Save Money – Shop at the Farmers Market Instead of the Grocery Store

Several recent studies have shown that it’s cheaper to shop at the farmers’ market than it is to shop the produce section at the grocery store.  With the economy still working its way out of the recession, saving money is important to most of us.  According to a new study, shopping at the farmers’ market instead of the grocery store will save money.

The Study

The Northeast Organic Farming Association of Vermont sponsored a study comparing costs for fresh produce at ten grocery stores and nine nearby farmers’ markets. The grocery stores and farmers’ markets were visited during July, August, and a few dates in September. All locations were visited on the same days.

The team stuck to popular fruits and vegetables and the forms most likely to appear in grocery stores. In other words, when comparing prices of cucumbers, they used only slicing cucumbers and not pickling varieties or miniature cucumbers.

The produce compared was: blueberries, cantaloupe, corn, cucumbers, eggs, peppers, lettuce, potatoes, peas, string beans, squash, and tomatoes.

Conventional Produce

For conventional produce, the costs were pretty close. Some differences stood out. Cantaloupes at the farmers’ market costs less than half what the grocery stores charged. Lettuce mixes were also quite a bit cheaper at the farmer’s market. On the other hand, eggs and potatoes were more expensive at the grocery stores.

Certified Organic Produce

For certified organic produce, the farmers’ market won easily. The prices were significantly different for most of the vegetables with an average of 38.8%. The exception was the potatoes. Certified organic potatoes were still cheaper at the grocery store.

The authors of the study made a note of the fact that a lot of farmers who sell through farmers’ markets use organic farming practices, but don’t bother to get certified. They talk directly to their customers about their growing practices. Farmers who sell through the grocery stores don’t have that face-to-face communication with their customers and need a seal so that customers will have an idea of the growing practices.

Organic Farmers’ Market Produce vs. Conventional Grocery Store Produce

An interesting observation from the study is that some organic items from the farmers’ market were cheaper than the same conventional items at the grocery store. Organic cantaloupe, lettuce, and snow peas cost less at the farmers’ market.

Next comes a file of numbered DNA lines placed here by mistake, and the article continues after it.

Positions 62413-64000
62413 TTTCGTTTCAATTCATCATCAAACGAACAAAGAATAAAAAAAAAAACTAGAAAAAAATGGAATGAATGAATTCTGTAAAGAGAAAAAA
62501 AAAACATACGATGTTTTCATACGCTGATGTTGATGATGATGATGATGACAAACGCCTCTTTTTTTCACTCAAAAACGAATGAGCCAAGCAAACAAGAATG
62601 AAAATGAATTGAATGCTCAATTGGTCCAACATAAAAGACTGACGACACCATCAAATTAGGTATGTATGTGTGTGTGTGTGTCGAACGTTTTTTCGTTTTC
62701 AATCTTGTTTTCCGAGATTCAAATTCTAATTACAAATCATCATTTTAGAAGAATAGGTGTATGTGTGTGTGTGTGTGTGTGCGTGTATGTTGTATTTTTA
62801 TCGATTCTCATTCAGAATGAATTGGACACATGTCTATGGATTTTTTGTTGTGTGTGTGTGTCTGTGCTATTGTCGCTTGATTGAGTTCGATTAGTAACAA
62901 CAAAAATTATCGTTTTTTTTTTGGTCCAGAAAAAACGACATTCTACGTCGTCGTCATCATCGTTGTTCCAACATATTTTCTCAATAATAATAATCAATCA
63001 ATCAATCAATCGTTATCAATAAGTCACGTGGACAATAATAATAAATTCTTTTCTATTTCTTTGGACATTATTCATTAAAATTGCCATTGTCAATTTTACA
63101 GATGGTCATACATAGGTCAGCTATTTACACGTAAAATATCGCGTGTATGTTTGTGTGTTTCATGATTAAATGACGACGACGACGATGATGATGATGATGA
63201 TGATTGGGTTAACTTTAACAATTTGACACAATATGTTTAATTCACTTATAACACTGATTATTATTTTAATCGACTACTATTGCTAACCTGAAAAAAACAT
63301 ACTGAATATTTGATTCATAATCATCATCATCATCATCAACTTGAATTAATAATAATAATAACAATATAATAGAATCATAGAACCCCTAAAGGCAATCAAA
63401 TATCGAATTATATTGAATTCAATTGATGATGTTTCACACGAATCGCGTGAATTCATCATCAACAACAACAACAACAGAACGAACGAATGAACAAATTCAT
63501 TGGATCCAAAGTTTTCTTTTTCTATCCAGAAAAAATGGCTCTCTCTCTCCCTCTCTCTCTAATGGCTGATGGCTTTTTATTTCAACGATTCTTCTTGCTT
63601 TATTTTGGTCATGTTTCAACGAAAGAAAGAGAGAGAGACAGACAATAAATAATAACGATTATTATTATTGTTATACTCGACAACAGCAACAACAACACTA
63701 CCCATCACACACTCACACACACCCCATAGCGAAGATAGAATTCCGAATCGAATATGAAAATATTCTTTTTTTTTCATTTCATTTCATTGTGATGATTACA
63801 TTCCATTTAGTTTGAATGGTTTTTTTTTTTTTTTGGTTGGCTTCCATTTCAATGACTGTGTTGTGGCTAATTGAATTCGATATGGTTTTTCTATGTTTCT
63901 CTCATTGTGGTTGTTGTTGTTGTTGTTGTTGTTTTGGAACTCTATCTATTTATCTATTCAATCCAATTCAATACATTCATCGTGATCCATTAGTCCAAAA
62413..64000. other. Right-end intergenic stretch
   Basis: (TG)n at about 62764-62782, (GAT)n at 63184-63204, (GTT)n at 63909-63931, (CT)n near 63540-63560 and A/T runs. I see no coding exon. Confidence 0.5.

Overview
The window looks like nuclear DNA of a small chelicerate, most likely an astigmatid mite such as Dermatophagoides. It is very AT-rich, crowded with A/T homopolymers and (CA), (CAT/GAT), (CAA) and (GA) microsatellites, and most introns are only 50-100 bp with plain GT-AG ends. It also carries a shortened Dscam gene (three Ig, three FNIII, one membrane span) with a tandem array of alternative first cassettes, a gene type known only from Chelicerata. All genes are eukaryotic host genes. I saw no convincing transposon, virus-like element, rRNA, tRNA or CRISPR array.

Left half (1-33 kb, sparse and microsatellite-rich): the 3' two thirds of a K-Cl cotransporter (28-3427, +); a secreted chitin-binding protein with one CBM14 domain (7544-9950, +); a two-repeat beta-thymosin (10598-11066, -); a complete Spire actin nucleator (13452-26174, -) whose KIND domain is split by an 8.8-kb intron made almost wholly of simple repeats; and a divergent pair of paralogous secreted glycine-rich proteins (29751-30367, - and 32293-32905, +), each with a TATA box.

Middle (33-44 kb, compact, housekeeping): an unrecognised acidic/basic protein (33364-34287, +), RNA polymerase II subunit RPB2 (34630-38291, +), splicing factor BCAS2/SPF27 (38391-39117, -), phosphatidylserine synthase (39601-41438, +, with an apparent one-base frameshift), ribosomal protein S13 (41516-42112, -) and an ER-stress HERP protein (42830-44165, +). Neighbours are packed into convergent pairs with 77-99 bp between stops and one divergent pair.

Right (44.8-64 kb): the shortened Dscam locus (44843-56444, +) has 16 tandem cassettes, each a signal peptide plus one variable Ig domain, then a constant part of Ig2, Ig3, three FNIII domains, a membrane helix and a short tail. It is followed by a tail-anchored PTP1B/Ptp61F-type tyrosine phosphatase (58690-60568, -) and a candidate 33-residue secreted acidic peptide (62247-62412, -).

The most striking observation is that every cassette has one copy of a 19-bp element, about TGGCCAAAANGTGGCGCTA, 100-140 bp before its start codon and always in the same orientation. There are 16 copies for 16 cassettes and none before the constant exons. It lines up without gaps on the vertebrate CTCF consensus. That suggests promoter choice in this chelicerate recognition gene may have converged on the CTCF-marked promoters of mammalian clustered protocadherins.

From the report:

Examining the percent differences in which the prices of conventional grocery items at grocery stores were less than the organic items at farmers markets, excluding eggs and potatoes, reveals an average percent difference of 31.2%.

Wow. Even though many of the conventional items at grocery stores were cheaper, a shopper would still save a bundle by purchasing the organic items at the farmers’ market.

Since many farmers’ markets accept food stamps, this could help low-income shoppers eat better for less.  Locavores will also be able to point to this study to show that local food is affordable.

This study reflects my experience in shopping at farmers’ markets. I started shopping at farmers’ markets more than twenty years ago when I had very little money and I found that farmers’ markets were much cheaper. There are no certified organic farmers at my local farmers’ market, but the produce they sell there is still cheaper than the produce at the grocery stores. The quality is better, too, and I think that’s probably the number one reason people shop at farmers’ markets. However, this study should help to dispel the myths that only wealthy foodies can afford lettuce at the farmers’ market.

Image by Natalie Maynor, used with Creative Commons license.

Written by Heather Carr

2 Comments

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  1. Of course you can buy some organic food, but you can also trade your own products at swap meets, or even barter your services online, I use barterquest.com for a week now, and you should try it!

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